Construction, Premiums and Unfortunate EventsJanuary 23, 2017
This week in housing news you can use, construction booms, interest premiums stay put, and real estate agents find a home in an unfortunate series.
New home construction’s best year
Starts for US housing projects in 2016 hit their highest level since 2009. The Commerce Department reported that starts rose 11.3 percent in December to an annual rate of 1.23 million (seasonally adjusted). Single-family starts dropped 4 percent, while multifamily units went up a whopping 53.9 percent from November to December. Although permits were down .2 percent, which may see a slight slowdown in future construction, economists are optimistic that 2017 may see larger gains in new home construction.
Source: Wall Street Journal
Housing shortage highest in the West
A study by realtor.com of the 150 largest US housing markets looked at the number of homes available in each city. Half of the top 10 were West Coast markets; the remaining top offenders were mid-sized cities in the Midwest and northeast. Those most affected are first-timers and low-income buyers. “More than two-thirds of the markets are seeing less inventory now compared to a year ago,” says Jonathan Smoke, our chief economist. “Tight credit and limited new construction are clearly at play.”
Mortgage premium cuts on hold
The US Department of Housing and Urban Development (HUD) suspended a plan that would have cut the insurance premiums for some federally-backed mortgages. The last-minute controversial plan inked by the previous administration, which had come under fire as putting taxpayers at risk for another FHA bailout, was suspended only two hours after the new president’s inauguration. Although the plan could have saved some homeowners money in the short run, a HUD spokesman said the reversal was necessary for more long-term analysis and research.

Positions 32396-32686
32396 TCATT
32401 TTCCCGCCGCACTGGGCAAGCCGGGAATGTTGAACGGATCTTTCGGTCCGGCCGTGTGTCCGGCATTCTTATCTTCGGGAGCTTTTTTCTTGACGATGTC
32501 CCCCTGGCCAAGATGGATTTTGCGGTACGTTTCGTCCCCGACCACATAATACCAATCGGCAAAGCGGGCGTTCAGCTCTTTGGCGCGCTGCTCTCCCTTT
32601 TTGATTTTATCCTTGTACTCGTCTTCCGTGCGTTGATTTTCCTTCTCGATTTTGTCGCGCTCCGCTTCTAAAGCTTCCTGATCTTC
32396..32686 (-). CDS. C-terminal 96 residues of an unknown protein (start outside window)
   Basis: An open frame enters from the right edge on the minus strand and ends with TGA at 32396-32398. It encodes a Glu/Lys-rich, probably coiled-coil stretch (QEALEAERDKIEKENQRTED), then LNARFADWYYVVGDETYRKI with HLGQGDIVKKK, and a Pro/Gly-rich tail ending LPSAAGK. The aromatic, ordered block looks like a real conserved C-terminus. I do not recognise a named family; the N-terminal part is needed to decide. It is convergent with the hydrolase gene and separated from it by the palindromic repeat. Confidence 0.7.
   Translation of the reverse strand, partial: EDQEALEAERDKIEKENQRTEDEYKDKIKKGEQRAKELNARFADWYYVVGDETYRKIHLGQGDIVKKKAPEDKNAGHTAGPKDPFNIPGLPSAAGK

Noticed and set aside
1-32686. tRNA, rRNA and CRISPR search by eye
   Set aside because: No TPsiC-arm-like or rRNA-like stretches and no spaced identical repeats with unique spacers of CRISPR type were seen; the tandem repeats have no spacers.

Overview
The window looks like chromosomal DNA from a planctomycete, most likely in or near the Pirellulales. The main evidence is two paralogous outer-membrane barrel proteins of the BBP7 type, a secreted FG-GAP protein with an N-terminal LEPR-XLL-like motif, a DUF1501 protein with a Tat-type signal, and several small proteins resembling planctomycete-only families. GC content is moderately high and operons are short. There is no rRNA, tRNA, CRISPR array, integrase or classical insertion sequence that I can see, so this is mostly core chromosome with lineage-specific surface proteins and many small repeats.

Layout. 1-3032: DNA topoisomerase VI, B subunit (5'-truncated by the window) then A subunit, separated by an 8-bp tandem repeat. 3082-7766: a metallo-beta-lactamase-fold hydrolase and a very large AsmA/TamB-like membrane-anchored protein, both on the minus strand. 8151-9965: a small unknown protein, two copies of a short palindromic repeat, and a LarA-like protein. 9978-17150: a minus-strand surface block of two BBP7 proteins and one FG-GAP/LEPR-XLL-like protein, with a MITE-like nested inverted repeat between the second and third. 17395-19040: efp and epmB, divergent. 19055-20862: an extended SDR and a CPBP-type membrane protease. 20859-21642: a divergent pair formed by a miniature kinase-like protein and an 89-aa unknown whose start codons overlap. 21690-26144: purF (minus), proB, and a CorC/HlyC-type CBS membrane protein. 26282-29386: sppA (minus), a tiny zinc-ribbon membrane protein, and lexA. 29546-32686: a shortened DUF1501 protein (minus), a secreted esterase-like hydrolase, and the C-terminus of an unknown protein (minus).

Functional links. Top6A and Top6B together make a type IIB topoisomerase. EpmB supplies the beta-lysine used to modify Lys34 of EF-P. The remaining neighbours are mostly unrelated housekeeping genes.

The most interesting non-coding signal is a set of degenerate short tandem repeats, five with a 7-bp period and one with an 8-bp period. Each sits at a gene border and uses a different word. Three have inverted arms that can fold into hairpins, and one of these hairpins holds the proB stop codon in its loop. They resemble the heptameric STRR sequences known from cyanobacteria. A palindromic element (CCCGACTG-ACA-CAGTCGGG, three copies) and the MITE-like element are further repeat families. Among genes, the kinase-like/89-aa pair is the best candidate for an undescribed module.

Proposed tax plan could impact real estate
The Better Way tax reform plan, if passed, could impact homeowners, says Business Insider. First, the doubled standard deduction to $24,000 (married filing jointly) could have fewer people itemizing mortgage insurance, however, although a popular benefit, only 20 percent of Americans take advantage of the deduction. If the deduction were completely eliminated (unlikely says BI), there is some speculation that home prices could drop as much as 7 percent. Despite the possible loss of the deduction, Trulia’s Chief Economist Ralph McLoughlin says it’s still cheaper to buy than rent for most.
Source: Business Insider
An unfortunate fear
Netflix’ new show A Series of Unfortunate Events (based on the darkly humorous Lemony Snicket books) has an unusual “villain”: real estate agents. In episode 3, the latest guardian of the unfortunate children lives in a decrepit property hanging by a thread on a cliff. The eccentric lady (played by Alfre Woodard) has a great many irrational fears, from telephones to doorknobs. But her biggest irrational fear that keeps her from selling the wreck? Real estate agents. Perhaps it was the yellow blazers…
Don’t worry, our agents don’t work for Count Olaf!
Source: RIS Media
Redefy Real Estate is a full service brokerage for buyers and sellers. No, we don’t wear yellow jackets. Yes, we will save you thousands with flat fee listings and full service from start to finish (because paying a listing commission is really scary!).